Keliher played for Greenville of the Class-B South Atlantic League, and Norfolk of the Virginia League in 1922. Just the Greenville stats are available, and they show a .298 average in 85 games, with 23 doubles, nine triples and four homers. He was with Norfolk for all of 1923, hitting for a .300 average, with 31 doubles, two triples and three homers in 121 games. He split 1924 between Decatur of Peoria, both of the Three-I League. He batted .271 that year in 128 games, with 23 doubles, five triples and five homers. His 1925 season started with him willing to take a pay cut to join Peoria in April, but that was followed by him reportedly playing a short time with Richmond in the Virginia League, followed by semi-pro ball in the summer. No stats are available from that season. Keliher played 88 games for Martinsburg of the Class-D Blue Ridge League in 1926. He dominated, as you would expect with a drop in competition to the lowest level of the minors. He hit .370 that year, with 36 extra-base hits. He was a player-manager his last three seasons in the minors. Keliher had a .352 average and 38 extra-base hits in 100 games for Chambersburg of the Blue Ridge League in 1927. He remained there for 1928, when he hit .322 in 98 games, with 53 runs, 34 extra-base hits and an .861 OPS. His final season was spent in the Blue Ridge League with Hagerstown. He had a .313 average and 24 extra-base hits over 84 games in his last season in 1929, then passed away in September of 1930 at age 40 due to injuries suffered in an auto accident. He was playing semi-pro ball that last year. His minor league stats are incomplete, but he had at least 1,954 hits in 1,731 games. His name was often misspelled as Kelliher in the newspapers.

Silver King, pitcher for the 1891 Pirates. He was a big-time signing for the Pirates/Alleghenys, who had just finished 23-113 during the dreadful 1890 season when they lost almost all of their best players to the newly-formed Player’s League. With the Player’s League ceasing operations after the 1890 season (the only year in the league’s existence), almost all of those players in the Player’s League returned to their original teams. King was one of the handful of players who didn’t, choosing to sign with the Pirates instead for a $5,000 contract. The off-season had a lot of stories about him signing and possibly not signing with Pittsburgh, but he finally ended up debuting in the eighth game of the season. He was a star player, who by age 22 had already won 143 Major League games.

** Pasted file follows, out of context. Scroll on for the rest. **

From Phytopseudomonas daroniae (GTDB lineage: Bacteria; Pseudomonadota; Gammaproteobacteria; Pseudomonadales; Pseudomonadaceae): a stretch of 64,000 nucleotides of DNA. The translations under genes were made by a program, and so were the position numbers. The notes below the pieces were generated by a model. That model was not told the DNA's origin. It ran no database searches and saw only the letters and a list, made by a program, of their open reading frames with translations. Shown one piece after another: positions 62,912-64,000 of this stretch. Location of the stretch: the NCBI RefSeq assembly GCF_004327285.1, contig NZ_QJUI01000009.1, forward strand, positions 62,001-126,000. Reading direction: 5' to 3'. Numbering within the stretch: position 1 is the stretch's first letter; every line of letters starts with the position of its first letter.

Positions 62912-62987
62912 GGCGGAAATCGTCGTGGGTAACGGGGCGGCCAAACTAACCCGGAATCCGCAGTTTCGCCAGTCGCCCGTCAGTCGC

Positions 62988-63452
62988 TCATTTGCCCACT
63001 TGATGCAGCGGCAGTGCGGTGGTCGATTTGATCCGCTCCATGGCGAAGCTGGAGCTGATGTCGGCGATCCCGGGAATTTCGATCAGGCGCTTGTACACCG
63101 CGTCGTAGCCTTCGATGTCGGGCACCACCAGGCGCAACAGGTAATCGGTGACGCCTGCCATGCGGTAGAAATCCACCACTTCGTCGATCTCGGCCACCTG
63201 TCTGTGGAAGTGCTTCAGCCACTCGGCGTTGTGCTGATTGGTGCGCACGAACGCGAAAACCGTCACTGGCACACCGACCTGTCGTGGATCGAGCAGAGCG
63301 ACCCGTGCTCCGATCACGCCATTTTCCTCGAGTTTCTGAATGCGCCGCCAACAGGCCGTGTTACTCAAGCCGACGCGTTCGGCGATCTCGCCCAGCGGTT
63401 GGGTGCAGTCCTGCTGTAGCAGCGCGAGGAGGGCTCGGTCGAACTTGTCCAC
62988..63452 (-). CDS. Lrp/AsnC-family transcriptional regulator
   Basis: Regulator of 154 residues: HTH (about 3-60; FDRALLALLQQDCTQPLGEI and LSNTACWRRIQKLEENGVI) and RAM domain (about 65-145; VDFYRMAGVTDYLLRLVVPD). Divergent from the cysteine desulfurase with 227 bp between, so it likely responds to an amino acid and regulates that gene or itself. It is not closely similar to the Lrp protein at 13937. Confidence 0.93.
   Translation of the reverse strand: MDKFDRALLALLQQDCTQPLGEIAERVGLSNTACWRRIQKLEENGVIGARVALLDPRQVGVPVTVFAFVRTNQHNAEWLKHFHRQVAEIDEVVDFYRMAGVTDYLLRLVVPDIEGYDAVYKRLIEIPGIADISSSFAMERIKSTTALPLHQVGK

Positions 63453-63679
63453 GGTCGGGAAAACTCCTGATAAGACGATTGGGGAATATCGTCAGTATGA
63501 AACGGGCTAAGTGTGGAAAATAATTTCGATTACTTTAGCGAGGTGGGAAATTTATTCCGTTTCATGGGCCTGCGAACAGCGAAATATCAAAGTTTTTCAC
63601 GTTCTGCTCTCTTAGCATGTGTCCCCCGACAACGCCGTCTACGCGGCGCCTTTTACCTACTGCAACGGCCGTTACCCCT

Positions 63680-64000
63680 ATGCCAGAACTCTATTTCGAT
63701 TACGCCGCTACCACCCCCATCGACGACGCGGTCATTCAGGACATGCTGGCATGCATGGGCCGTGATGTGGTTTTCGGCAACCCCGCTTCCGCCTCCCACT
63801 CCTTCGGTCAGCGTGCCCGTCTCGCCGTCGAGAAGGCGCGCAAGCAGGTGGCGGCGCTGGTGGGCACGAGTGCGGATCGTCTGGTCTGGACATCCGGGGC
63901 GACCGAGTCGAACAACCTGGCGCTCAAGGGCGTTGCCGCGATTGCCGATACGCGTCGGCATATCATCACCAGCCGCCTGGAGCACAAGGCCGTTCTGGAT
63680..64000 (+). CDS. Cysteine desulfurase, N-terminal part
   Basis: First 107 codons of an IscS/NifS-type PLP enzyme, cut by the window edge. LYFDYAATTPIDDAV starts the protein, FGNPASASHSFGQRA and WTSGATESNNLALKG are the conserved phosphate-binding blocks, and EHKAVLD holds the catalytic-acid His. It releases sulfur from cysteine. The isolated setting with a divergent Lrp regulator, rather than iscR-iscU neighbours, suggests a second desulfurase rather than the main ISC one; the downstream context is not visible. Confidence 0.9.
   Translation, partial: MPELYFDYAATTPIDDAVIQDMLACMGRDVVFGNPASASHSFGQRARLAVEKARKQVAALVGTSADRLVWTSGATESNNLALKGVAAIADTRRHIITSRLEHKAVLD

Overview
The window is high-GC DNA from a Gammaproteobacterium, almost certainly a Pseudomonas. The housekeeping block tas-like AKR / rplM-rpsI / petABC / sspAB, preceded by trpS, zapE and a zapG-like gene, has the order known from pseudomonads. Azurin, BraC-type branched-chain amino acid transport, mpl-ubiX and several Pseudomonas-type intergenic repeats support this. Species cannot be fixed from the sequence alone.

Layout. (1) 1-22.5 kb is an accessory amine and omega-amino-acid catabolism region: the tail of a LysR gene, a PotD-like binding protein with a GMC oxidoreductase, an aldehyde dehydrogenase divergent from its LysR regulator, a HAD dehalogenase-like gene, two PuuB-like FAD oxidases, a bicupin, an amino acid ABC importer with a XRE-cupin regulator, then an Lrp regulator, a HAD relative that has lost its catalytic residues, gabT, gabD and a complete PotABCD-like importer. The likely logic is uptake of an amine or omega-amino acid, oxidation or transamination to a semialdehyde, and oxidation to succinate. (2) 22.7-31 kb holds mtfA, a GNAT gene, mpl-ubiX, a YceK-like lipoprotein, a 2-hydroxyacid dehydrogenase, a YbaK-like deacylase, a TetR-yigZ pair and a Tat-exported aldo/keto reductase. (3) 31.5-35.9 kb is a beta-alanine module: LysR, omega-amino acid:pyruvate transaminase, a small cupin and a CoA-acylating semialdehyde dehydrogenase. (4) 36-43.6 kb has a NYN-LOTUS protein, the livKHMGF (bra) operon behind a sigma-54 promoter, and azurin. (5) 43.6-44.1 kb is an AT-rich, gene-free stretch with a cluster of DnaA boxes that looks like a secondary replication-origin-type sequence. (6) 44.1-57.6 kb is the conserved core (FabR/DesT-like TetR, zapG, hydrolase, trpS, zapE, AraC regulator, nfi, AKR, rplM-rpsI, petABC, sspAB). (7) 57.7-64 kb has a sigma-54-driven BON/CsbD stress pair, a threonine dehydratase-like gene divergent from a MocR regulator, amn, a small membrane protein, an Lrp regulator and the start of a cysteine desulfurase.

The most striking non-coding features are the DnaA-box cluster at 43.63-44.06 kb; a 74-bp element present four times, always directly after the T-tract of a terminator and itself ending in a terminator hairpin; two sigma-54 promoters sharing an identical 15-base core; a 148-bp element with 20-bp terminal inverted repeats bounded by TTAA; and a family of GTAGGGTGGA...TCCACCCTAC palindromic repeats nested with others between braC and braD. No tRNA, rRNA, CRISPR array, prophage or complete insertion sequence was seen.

King debuted in the majors in late September of 1886 at 18 years old, playing in the National League for the Kansas City Cowboys. He had just debuted in pro ball that same year with St Joseph of the Western League (no stats available), which turned out to be his only minor league experience. After going 1-3, 4.85 in 39 innings over five starts with Kansas City at the end of the 1886 season, he moved on to the St Louis Browns of the American Association in 1887 and had a huge season. He went 32-12, 3.78 in 390 innings, with 43 complete games in 44 starts. He helped the Browns to a first place finish and a World Series appearance against the Detroit Wolverines of the National League. The two teams played 15 postseason games that year and King made four starts. He had a 2.03 ERA, though it came with a 1-3 record. He was even better the next season, posting one of the best pitching seasons ever. King won 45 games (with 20 losses), which led the American Association. He also led the league with 64 starts, 64 complete games, six shutouts, 584.2 innings, an 0.87 WHIP and a 1.63 ERA. He also picked up 258 strikeouts (second most in the league), the only time he topped the 200-strikeout mark in a season, though he finished in the top ten in strikeouts six times in his career. St Louis went back to the World Series against the New York Giants and he went 1-3 in five starts, despite a 2.31 ERA. King’s 14.7 WAR that season is the tenth best mark in baseball history for pitchers.

King had another big year in 1889, going 35-16, 3.14 in 458 innings, with 53 starts, 47 complete games and 188 strikeouts, which ranked fifth in the league. He then became the all-time ERA leader in Player’s League history with his 2.69 mark, while playing for the team that went by the name Chicago White Stockings. His 13.2 WAR that year is the 17th best mark all-time among pitchers. He went 30-22 in 461 innings in 1890, leading the league in games started (56) and shutouts (four). He had 48 complete games. Pittsburgh did not get the kind of production from him they had hoped for, but he wasn’t as bad as things seemed. He had a 14-29 record in his only season with the team. That led the National League in losses, though it came with a 3.11 ERA in 384.1 innings.The league had a 3.34 ERA, so he was a good distance better than league average, but the Pirates finished that year with a very disappointing 55-80 record. He finished fifth in the league with 160 strikeouts, and despite the poor win-loss record, his season was worth 2.9 WAR by modern metrics. The Pirates released King just before the season ended. He went 22-24, 3.29 in 410.1 innings in 1892 for the New York Giants, finishing with 170 strikeouts. His ERA was right at league average, though his record matches up with the Giants finishing nine games under the .500 mark.